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Asia’s Coal Power Stations Blamed For Increasing Sea Mercury Levels

A recent study by the US Geological Survey has pointed the finger at Asia’s coal fired power stations. Original theories believed that mercury levels in the ocean were caused by pollution from US and Canadian coal plants being passed into clouds from the atmosphere, where the mercury would then return to earth in rain and other precipitation. The findings of the study no longer think this is the main cause.

Although the authors of the study do not target Asia as the only party responsible for increased levels of mercury in the world’s oceans, they believe that the continent is responsible for a particularly significant contribution to the problem. William Landing, a lead scientist on the study, commented,

“We believe the majority of Asian mercury emission comes from coal burning.”

Increased mercury levels in the sea can have a devastating effect for many populations across the globe, not just humans, but many creatures rely on fish for their diet. Although the mercury itself is bad news, and is a poisonous chemical in itself, it is not the most worrying factor about the increasing levels. Algae in the oceans absorb the mercury from the surrounding waters, which then becomes chemically bonded with methyl molecules when bacteria further down in the ocean break the dead algae down when their bodies sink. This creates MethylMercury, a substance which is even more lethal than mercury alone.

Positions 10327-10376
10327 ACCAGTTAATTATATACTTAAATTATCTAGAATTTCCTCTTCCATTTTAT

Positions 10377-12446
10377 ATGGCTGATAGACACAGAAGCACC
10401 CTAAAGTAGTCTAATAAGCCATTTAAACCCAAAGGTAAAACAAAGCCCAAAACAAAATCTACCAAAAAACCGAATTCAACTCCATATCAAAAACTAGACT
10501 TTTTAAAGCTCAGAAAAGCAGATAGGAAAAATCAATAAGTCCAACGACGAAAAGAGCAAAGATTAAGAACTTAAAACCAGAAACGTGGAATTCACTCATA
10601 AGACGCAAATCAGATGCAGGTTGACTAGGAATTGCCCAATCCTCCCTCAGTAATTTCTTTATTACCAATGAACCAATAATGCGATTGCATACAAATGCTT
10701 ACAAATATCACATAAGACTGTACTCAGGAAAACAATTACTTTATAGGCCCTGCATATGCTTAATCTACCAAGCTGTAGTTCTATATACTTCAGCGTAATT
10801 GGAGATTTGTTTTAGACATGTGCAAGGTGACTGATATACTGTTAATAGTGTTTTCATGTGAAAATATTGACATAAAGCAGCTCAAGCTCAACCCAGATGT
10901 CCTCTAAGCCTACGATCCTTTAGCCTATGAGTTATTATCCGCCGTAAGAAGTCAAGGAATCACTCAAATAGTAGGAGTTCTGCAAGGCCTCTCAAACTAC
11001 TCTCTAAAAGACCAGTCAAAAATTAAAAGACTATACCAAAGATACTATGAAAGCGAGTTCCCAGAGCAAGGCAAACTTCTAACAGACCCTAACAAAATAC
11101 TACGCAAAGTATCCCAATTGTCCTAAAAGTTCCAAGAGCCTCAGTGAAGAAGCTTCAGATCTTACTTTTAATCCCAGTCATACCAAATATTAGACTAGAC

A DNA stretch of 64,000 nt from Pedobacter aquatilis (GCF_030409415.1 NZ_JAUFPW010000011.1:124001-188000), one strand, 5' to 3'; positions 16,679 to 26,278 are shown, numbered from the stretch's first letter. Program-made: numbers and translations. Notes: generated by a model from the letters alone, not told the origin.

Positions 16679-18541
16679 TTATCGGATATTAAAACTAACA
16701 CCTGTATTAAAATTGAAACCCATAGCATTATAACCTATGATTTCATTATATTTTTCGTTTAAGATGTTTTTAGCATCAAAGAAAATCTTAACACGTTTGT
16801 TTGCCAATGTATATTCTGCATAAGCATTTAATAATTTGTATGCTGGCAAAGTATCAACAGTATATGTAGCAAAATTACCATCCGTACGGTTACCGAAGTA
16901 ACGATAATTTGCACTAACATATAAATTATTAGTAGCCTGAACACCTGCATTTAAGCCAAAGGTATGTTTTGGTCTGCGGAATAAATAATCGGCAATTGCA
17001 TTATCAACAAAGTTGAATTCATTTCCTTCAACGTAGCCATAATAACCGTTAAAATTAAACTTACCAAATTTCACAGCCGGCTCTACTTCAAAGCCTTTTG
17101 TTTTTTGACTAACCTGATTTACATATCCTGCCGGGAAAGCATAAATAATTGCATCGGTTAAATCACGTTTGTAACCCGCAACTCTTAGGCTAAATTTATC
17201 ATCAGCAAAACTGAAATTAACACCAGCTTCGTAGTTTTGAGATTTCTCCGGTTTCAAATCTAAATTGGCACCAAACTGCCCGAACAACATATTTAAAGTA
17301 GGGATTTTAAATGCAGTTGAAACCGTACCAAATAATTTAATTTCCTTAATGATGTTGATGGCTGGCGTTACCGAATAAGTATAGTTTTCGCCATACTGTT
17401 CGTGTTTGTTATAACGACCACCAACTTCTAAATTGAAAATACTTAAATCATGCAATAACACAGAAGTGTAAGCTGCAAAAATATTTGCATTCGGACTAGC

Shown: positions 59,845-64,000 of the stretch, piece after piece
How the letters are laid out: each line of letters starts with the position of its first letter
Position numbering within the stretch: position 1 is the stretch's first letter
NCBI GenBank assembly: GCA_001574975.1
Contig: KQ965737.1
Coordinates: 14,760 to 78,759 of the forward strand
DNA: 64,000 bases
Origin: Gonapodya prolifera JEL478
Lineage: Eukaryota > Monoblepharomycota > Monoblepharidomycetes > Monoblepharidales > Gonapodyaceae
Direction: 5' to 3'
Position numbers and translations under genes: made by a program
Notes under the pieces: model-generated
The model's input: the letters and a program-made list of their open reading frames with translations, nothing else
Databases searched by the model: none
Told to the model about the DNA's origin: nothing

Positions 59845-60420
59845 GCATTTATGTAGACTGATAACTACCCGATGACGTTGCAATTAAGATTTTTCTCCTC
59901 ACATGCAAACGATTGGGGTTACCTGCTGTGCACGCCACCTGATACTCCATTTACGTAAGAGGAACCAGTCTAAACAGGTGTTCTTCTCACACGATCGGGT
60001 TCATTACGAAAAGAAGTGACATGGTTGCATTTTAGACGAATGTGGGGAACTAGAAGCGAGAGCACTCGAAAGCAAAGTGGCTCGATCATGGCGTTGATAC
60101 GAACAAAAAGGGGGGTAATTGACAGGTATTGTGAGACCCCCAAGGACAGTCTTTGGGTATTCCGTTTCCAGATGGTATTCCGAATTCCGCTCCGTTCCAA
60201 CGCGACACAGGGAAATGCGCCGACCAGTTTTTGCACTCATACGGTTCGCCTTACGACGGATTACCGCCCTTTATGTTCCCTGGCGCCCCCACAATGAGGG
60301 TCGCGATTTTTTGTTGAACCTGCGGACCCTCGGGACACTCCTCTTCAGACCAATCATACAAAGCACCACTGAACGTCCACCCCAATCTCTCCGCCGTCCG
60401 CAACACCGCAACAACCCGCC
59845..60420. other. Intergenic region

A considerable problem is bioaccumulation. The dead algae which contain the MethylMercury are eaten by small organisms, which in turn are eaten by creatures higher up the food chain. As each creature higher up the food chain requires more of the smaller creatures to sustain them, they are getting a higher dose of harmful MethylMercury, and so on, in much the same way as problems with pesticides such as DDT occurred, eventually killing those at the top of the food chain because levels of the poisons become so much more concentrated.

There is also a risk to humans. Many people are aware of the danger of mercury and as a result, pregnant women are advised to avoid fish that is commonly known to be at risk of containing the chemical. This is due to foetal damage that can occur as a result. But not everybody has the luxury of choosing what makes up their diet; not everybody has the benefit of living in western society where alternatives are available.

Posted in Conservation and WildlifeEnvironmental ImpactGreen Planet
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